“I strongly believe China can be the global investor, because in addition to capital, this nation also has world-class capabilities in engineering, technology development, industrial services and project management. … This would not only help these nations industrialize, add value, create jobs and diversify their own economies, but also secure those markets for Chinese goods and services, cement bilateral and multilateral partnerships, enhance global economic integration and promote economic stability — all serving to foster a kind of ‘harmonious global community.’”
Al-Falih spoke of the relationship between China and Saudi Arabia in that community, with Saudi Aramco being China’s “largest and most reliable supplier.”
“In this regard, the Kingdom has been and will continue to be a calming influence in global oil markets,” he said, “particularly in times of market turbulence, when it can tap its substantial spare capacity to make up supply shortfalls elsewhere.”
He spoke of existing joint-venture partnerships with Sinopec in Fujian Province and Saudi Arabia, and the acquisition of high-quality goods, equipment and industrial services from China.
“In fact, just this week, we signed two agreements with the leading Chinese petroleum enterprises,” he said, referring to a memorandum of understanding (MOU) that was signed with PetroChina Co. Ltd., a subsidiary of CNPC, and another with Sinopec. “We look forward to working closely with our partners on these ventures, and to realizing the mutual benefits of these world-scale projects.”
He closed saying, “Saudi Aramco’s relationship with China is very much a two-way street, and as we work with our partners to establish more joint ventures here, I look forward to even more traffic and trade — including additional Chinese investments in Saudi Arabia — along the ‘energy superhighway’ connecting our company with this great nation.”
The China Development Forum is an annual platform for business and academic leaders to interact with China’s top decision makers and economic planners. The theme of this year’s event was “The Ongoing Transformation of China’s Growth Pattern.”
HOUSTON, March 30, 2011 – Aramco Services Co. (ASC) recently hosted two major industry meetings — one for the International Electrotechnical Commission and the other for the American Petroleum Institute.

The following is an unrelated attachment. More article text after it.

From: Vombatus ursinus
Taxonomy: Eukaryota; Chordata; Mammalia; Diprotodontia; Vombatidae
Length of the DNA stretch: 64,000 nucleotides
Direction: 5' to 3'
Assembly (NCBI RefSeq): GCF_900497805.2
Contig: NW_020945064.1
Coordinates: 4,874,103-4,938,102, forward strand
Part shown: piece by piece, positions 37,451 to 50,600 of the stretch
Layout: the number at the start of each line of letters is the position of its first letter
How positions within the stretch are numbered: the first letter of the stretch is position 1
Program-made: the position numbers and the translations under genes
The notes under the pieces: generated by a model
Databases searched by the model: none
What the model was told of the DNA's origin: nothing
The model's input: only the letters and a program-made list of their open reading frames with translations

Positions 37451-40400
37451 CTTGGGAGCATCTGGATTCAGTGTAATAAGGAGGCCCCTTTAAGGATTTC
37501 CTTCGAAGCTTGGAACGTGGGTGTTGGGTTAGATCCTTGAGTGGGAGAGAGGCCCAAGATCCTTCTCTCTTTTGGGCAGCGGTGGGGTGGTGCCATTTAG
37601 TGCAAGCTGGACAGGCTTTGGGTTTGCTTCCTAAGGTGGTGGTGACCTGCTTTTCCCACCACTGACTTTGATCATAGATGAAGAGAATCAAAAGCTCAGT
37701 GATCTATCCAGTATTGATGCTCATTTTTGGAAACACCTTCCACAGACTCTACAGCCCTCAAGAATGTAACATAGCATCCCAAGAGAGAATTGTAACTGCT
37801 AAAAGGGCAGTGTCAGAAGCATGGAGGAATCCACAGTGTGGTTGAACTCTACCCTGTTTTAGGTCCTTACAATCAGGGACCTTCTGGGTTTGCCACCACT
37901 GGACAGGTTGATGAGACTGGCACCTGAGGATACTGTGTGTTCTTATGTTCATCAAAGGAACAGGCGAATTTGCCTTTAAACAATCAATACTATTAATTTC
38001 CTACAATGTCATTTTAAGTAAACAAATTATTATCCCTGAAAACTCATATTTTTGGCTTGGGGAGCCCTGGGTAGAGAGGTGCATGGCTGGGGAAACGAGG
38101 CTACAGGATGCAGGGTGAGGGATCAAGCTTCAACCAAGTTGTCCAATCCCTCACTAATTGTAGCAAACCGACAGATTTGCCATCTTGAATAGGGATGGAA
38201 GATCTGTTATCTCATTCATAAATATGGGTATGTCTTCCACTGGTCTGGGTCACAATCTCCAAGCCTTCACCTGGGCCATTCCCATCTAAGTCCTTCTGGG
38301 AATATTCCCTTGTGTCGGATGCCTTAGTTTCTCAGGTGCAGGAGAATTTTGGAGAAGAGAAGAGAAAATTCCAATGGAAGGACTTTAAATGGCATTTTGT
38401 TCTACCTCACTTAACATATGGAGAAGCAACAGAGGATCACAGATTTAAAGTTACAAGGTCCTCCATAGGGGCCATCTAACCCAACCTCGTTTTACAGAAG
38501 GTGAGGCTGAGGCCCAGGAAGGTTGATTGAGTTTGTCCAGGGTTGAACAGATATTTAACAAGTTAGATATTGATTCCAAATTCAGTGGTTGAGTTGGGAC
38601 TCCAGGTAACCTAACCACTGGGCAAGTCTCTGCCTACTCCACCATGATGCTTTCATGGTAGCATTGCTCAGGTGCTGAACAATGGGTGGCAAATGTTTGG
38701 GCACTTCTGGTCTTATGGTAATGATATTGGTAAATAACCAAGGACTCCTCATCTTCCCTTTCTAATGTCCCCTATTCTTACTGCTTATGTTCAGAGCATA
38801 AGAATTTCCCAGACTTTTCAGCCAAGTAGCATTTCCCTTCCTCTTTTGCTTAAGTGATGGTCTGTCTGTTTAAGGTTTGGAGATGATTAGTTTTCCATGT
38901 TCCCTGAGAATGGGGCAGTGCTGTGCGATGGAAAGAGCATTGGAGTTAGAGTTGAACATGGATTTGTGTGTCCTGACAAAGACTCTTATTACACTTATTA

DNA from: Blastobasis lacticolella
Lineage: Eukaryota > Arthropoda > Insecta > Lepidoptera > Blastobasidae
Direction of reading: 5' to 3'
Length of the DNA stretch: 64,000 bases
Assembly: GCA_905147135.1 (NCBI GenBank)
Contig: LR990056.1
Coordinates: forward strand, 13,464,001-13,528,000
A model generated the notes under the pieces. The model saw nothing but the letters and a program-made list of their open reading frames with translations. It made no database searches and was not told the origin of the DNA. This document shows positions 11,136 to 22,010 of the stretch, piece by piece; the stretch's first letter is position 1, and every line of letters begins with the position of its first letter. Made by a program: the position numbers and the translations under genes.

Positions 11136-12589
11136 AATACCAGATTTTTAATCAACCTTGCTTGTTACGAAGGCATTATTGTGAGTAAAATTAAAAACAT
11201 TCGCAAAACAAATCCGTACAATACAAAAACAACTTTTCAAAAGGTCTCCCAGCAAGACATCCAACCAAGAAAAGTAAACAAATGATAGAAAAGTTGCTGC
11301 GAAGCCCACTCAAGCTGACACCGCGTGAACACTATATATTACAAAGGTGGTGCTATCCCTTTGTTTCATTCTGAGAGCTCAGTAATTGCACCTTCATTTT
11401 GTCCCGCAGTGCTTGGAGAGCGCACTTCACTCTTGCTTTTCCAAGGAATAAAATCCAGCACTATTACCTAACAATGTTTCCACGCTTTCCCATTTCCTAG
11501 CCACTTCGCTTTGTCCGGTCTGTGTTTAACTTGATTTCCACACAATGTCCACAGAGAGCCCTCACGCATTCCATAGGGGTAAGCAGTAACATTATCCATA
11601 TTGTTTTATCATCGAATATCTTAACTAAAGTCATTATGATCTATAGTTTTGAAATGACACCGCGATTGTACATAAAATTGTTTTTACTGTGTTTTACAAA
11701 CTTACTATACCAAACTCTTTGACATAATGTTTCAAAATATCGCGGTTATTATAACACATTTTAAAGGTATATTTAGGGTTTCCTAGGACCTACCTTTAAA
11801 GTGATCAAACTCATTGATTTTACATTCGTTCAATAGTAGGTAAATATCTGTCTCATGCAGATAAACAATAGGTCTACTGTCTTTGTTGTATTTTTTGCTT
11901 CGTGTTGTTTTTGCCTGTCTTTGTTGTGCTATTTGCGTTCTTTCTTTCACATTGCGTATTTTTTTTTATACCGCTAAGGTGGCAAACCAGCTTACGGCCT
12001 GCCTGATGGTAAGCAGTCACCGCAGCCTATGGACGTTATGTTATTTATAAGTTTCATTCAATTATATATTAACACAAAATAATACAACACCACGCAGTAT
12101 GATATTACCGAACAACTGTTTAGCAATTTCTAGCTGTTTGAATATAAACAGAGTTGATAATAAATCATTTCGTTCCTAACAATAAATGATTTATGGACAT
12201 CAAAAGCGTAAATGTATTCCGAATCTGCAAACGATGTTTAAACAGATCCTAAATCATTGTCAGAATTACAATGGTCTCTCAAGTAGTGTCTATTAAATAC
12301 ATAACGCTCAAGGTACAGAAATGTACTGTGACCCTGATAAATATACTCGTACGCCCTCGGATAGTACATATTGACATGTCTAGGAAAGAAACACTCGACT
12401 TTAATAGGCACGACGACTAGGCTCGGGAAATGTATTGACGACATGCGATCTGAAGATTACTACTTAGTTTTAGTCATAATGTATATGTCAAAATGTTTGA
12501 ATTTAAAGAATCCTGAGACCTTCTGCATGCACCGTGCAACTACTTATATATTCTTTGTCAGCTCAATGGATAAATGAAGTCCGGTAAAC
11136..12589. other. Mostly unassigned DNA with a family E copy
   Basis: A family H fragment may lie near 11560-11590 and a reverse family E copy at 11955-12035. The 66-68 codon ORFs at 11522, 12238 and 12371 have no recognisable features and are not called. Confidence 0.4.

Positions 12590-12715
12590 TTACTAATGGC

Members of the International Electrotechnical Commission take a break during their meeting for a group photo. Donald Dunn with ASC Engineering Services is pictured at far right.
The meetings were held at ASC’s facilities, where industry experts from around the world convened to share their best ideas on setting new standards in operational excellence.
Members of the International Electrotechnical Commission (IEC) discussed management of alarm systems for the process industry. Participants represented such end-user companies as Statoil ASA, BP, Petrobras and DuPont.
The meeting focused on developing an IEC standard on alarm management based on an International Society of Automation standard. Donald Dunn, supervisor of ASC Engineering Services, co-chaired the ISA18 standard and now convenes the new IEC working group on alarm management.
DuPont representative Nicholas Sands said the group made significant progress to build on the ISA standard for alarm management, saying it is a key component of process safety.
The IEC is the world’s leading organization that prepares and publishes international standards for all electrical, electronic and related technologies. According to the IEC, millions of devices that contain electronics and use or produce electricity are designed according to IEC International Standards and Conformity Assessment Systems to perform, fit and work safely together.
The IEC is one of three global sister organizations that develop international standards. When appropriate, IEC cooperates with the International Organization for Standardization or the International Telecommunication Union to ensure that standards fit together seamlessly and complement each other.
Members of the American Petroleum Institute (API) discussed development of a standard on Risked-Based Integrity Management for Machinery (API 691). The new standard will provide a roadmap for dealing with equipment aging and lifecycle management.
Joe Thorp, ASC engineer and long-time chair of the API subcommittee on mechanical equipment, led the task force meeting, in which participants made significant progress in developing such methods as advanced signal processing technologies to provide more accurate and timely assessments on remaining equipment life. That will provide operators with information they need to plan and execute interventions (inspections and overhaul). The standard is expected to be published in 2012.
Established more than 75 years ago, API has more than 460 corporate members representing all segments of the oil and gas industry, and has expanded to include a growing international dimension.
Since it began, API has been involved in developing petroleum and petrochemical equipment and operating standards, with many adopted by the International Organization for Standardization.